The co-host of “The Real” explains how “Holey Moley” was her “saving grace” during a dark period
The last year has been a challenging one for TV host Jeannie Mai Jenkins and her loved ones.
The surge in anti-Asian hate and continued systemic racism against the Black community is difficult for any person to process. But when your job is to talk about these topics publicly, it can open one up to emotional trauma.
It’s something that Mai Jenkins, a Vietnamese American woman newly married to a Black man (rapper Jeezy), has had to carefully balance. In recent months, Mai Jenkins and her co-hosts on “The Real” — Adrienne Houghton, Loni Love and Garcelle Beauvais — have tackled topics including violence against Asians, the dangerous fetishization of Asian women and the exhaustion of being Black in America.
These difficult conversations happen in her private life as well. Mai Jenkins recalled talking to an aunt who changes from dress clothes to casual wear when taking public transportation after work so she can react quickly if she is attacked. Then there’s the cousin who wants blonde hair extensions so that she can pass as white when wearing sunglasses and a mask in public.
So how does she protect her own emotions and energy?
“If you’re going to talk about something that is traumatic, it will always bring up a lot of the feelings that you haven’t visited,” Mai Jenkins shared with TheWrap’s Lawrence Yee. “When you have a lot of issues that are facing you, after you brought up something that was a serious situation, you need to talk about, that means that you’re cleaning out all the junk.”
“It’s very similar to popping a pimple. When you apply pressure, you’ve got a lot of residue that comes out and that’s good — that’s good to come out and clean it,” she continued. “It’s when you try to press anywhere on your skin, you don’t see something that you’re like, ‘Okay, you’ve actually cleaned that out.’ And that’s I want to press in the areas that feel tender and feel unlistened to and clean out what what is there.”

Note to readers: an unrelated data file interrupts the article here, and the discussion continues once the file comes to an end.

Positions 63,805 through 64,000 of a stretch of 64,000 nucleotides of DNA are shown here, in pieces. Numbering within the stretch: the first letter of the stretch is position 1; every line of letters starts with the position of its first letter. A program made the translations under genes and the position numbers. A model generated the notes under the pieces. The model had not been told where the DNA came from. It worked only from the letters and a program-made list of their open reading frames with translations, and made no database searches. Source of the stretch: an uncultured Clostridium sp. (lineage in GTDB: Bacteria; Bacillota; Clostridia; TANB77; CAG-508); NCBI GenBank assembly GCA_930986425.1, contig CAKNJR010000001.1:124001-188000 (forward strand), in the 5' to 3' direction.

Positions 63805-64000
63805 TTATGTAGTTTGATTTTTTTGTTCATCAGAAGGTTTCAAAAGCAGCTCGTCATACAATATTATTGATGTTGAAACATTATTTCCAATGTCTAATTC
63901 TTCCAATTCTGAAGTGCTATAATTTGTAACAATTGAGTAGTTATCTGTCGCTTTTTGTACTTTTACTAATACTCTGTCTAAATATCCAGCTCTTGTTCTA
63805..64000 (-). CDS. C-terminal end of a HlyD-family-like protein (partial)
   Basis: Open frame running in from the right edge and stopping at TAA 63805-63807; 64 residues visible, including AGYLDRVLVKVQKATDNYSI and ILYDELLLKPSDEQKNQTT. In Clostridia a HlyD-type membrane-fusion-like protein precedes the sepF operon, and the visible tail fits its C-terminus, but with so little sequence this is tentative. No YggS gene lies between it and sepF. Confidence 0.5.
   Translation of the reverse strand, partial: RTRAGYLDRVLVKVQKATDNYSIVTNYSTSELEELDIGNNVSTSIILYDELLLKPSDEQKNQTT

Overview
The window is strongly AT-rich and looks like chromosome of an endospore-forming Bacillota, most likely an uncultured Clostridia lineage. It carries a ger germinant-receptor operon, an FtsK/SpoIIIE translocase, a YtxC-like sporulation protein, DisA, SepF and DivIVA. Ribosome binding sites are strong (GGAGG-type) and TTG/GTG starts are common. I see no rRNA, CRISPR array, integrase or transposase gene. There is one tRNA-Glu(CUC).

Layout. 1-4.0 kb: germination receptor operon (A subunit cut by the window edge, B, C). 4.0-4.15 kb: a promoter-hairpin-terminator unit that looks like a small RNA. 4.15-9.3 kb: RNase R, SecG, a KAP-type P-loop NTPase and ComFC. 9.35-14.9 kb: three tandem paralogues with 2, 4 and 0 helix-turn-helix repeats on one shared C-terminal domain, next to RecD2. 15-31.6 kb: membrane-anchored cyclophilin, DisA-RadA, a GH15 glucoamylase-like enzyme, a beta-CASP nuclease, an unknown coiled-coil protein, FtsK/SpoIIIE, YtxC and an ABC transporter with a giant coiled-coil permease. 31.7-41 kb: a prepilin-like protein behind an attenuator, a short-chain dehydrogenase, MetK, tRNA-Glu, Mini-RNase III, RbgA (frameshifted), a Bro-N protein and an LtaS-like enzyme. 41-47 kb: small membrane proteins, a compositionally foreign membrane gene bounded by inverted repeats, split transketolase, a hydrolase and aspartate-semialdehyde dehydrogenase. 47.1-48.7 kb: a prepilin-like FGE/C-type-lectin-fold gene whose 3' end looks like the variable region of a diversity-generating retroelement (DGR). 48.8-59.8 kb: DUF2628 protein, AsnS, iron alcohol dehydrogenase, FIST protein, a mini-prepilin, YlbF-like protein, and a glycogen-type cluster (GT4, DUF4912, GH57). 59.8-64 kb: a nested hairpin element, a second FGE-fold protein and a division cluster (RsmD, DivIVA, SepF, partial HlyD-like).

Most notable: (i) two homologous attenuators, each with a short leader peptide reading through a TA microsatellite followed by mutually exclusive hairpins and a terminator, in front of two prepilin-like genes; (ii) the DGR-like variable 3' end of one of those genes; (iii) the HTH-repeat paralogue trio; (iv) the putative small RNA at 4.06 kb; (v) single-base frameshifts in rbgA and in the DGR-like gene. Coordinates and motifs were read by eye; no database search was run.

“The first thing to do for people is and for myself is to recognize when you feel these leftover feelings, when old emotions come back, when you get kind of retriggered, that’s okay,” she added. “And to hold yourself in that space and to give yourself that space to talk to people about it to learn more about it. Because the more you understand it, the more it won’t haunt you, but you can tame and control and heal it.”
It took these traumatic moments for Mai Jenkins to realize the insidiousness of racism and how it’s affected all communities of color.
“I don’t want to see history repeat itself towards the Black community, towards the Asian community, and then what group is going to be next?” she said. “We need to recognize that racism exists. And that it also exists within all of us — when we all have micro aggressive or by ways of being biased that we’re not aware of. And it all starts here, and it all starts having the conversation out there.”
Just going out there and having those engaging with others — especially after a year in pandemic lockdown — has helped. Mai Jenkins is also a sideline reporter for the ABC game show “Holey Moley,” which recently returned for its third season.
“It was actually my saving grace, because 2020 was so hard,” Mai Jenkins explained. “I needed to get outside. I needed to connect with people. And the best people I’ve ever met are the contestants of ‘Holey Moley.’ Because when you meet a contestant of ‘Holey Moley’ or person who just comes to support somebody there, you’re meeting somebody who is wild, doesn’t care about what anybody thinks, and wants to laugh at themselves … the best kind sense of humor is be able to not take yourself so seriously.”
She’s also increasing Asian visibility as the latest brand ambassador for Owl’s Brew and her posting to her popular social media accounts.
But if there’s anything that the last year has taught Mai Jenkins, it’s about finding that joy.
“My work, I’ve got to make smart work choices and make sure that I’m doing jobs that I actually feel proud of,” she explained. “Everybody has responsibility for their environment, who you live with even what you score on the ‘gram. This is this can be either really toxic or it can be a tool for you. Making sure that you if you’re sitting there scrolling a bunch of BS, that’s something you have to change because guess what? Your algorithm is also going to feed you more in order to get you to buy into that. So being smart, being conscious and being present is is is the way to fill yourself with more joy every day.”
Check out more of Jeannie Mai Jenkins’ interview above.
“The Real” airs daytime in syndication and “Holey Moley” Thursdays on ABC.
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